Looking for grainless plastic sheet

I'm looking for thin (ideally .010 or even thinner) plastic sheeting that's semi opaque/translucent - sort of like "milk jug" color, or
maybe tending toward white - but with very little or ideally NO visible grain or striations, a completely even looking color/texture.
As a comparison, very thin sheet mylar such as a graphics shop might use to print on is in the right neighborhood, but still has a small amount of grain. This is for rear projection of an image and I don't want any grain visible.
Is there sucn a thing? I don't need a lot, probably a square yard, but realize I'll possibly have to buy more than I need due to the non-feasability of selling small quantities.
Thanks for any info.
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No.
Your best solution is to buy a foil made for rear projection. See B&H. This is an old problem, has been well analyzed and the products made for this purpose are the best you will do. Try DaLight, Elite, Draper etc.
The matte surface of drafting Mylar is there so you can draw on it, it is not there for optical properties. A rear projection screen has a surface made for optical scattering, not graphite adhesion.
Holographic rear projection screens have become a reality recently and you may want to explore this avenue. Last time I looked a small screen was ~$2,000.
For conventional screens it is the grain that makes a rear-projection screen work. Each 'grainlet' works as a small prism and sends a little bit of the light in a skew direction. Enough grainlets and the light is evenly distributed.
In general, the finer the grain the dimmer the image: each grainlet wastes a bit of the light and the finer the grain the greater the waste. A very fine screen has a very dim off-axis image.
A grainless screen would be a sheet of clear glass: no off-axis image but a hell of a hot-spot.
There are techniques using a combination of acid-etching and fine grinding that give a very fine grain yet high efficiency diffusing surface on glass. Regular ground glass is made with grinding or sandblasting and the resultant surface is not optimum for optical use.
You can find what looks like a whitish grainless drafting Mylar but what you get is opalescent plastic with the same matte surface. This solution may give the appearance of no grain but the image will be diffused.
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Nicholas O. Lindan, Cleveland, Ohio
Consulting Engineer: Electronics, Photonics, Informatics.
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Nicholas O. Lindan wrote:

I appreciate the info. I should probably clarify that what I want to use it for is projecting/capturing movie film. I've actually found a couple of materials that yield decent results but I can still detect a bit of grain in the resulting image, wondered if there's any way to get rid of it altogether.
You mentioned grinding/etching glass, I had tried using 1500 grit wet/dry sandpaper on the mylar to see if I could cut down the grain, I don't feel it made a noticeable difference.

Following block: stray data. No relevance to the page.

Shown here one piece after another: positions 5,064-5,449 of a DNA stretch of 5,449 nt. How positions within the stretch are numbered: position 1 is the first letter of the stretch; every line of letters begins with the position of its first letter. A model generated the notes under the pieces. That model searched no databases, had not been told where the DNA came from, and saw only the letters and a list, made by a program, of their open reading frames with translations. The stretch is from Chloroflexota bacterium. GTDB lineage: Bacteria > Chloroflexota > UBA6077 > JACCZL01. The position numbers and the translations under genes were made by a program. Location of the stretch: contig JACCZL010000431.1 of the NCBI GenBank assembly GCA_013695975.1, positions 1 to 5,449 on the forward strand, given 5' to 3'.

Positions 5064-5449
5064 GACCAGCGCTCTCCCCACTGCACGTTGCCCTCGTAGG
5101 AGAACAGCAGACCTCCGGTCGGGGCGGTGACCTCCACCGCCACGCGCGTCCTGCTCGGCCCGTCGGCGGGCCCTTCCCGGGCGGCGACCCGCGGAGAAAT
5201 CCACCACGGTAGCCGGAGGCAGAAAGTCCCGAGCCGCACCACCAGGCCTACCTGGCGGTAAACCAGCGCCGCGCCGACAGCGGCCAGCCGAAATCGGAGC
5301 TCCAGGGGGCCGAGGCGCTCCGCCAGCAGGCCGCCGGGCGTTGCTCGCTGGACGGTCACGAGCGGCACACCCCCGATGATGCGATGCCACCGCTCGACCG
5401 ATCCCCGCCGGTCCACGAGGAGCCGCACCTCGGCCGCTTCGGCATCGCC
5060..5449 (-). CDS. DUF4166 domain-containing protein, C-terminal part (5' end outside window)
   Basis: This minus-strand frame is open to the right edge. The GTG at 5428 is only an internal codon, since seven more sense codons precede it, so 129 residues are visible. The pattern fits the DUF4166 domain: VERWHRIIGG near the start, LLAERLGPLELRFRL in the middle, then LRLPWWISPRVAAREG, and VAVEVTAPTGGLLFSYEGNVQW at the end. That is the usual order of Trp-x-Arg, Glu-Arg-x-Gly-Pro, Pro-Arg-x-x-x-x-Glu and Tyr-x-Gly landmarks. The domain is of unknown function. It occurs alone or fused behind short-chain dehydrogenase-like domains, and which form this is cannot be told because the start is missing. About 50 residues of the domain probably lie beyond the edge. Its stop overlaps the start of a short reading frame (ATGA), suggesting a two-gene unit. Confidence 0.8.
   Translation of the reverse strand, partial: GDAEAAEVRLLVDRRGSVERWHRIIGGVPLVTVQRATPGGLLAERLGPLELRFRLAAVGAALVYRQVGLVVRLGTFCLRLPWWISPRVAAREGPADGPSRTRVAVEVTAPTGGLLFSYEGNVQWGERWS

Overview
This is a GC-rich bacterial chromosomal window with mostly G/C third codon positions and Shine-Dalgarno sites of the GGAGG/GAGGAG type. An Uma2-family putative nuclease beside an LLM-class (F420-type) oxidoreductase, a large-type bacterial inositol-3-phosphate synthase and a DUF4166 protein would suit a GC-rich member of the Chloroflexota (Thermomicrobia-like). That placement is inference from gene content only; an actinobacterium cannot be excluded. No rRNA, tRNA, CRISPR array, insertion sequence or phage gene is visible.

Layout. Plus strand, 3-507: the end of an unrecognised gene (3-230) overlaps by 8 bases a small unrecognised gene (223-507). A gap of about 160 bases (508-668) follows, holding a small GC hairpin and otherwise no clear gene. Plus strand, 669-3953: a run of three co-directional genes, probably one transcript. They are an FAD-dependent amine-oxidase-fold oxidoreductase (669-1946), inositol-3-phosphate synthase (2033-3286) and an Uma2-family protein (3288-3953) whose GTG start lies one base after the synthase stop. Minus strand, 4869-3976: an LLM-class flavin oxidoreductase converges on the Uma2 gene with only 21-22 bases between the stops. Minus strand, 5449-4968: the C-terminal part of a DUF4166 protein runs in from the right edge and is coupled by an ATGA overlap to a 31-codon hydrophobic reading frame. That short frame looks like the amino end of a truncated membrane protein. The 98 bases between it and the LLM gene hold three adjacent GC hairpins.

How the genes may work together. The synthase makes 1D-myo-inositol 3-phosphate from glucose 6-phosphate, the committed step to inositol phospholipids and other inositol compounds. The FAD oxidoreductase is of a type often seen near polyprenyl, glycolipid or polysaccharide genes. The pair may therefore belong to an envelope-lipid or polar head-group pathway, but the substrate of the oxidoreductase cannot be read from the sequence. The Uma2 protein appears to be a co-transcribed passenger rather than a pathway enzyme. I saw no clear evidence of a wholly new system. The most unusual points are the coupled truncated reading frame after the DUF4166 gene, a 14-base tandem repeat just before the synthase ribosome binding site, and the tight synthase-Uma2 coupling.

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Then you don't need a screen at all -- project the film right on to the sensor chip or dup film.
After all is said and done I think it would be cheaper to send the film to a transfer service than trying to cobble something together.
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Nicholas O. Lindan wrote:

How would this be accomplished? Wouldn't doing so mean I'd have to reverse the image with software?

Well, of course there's the issue of wanting to do it myself. Further, I only need a small amount of whatever material this would be. I already have a rig "cobbled together" and have gone to a fair amount of effort to do so, but I find the weak link in the chain is the projection surface. What I have now doesn't look unwatchable, but I feel it could be better, and given my disposition, I'm inclined to pursue that potential.
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wrote

The direct projection technique that the previous poster mentioned would likely require either special projection optics or imaging optics to prevent vignetting, so it probabaly would not be practical for you.
Have you considered increasing the size of the projected image? This makes the grain smaller compared to the image. About 20 years ago, I saw a professional setup at a TV station used to broadcast movies. It had a projector and camera aimed at opposite sides of a transmitting screen. The image was about 4 or 5 ft across.
Also, large F-numbers in the projection or collection optics will tend to emphasize the grain. If you think of each grain as a little prism, and if you have a very small aperture in both lenses, then there will only be one angle of the little prism that will direct light from the projector aperture to the imaging lens aperture. Prisms at other angles will appear dark. Larger apertures will allow for a larger range of angles. This is a simplification of what is really going on, but you get the general idea.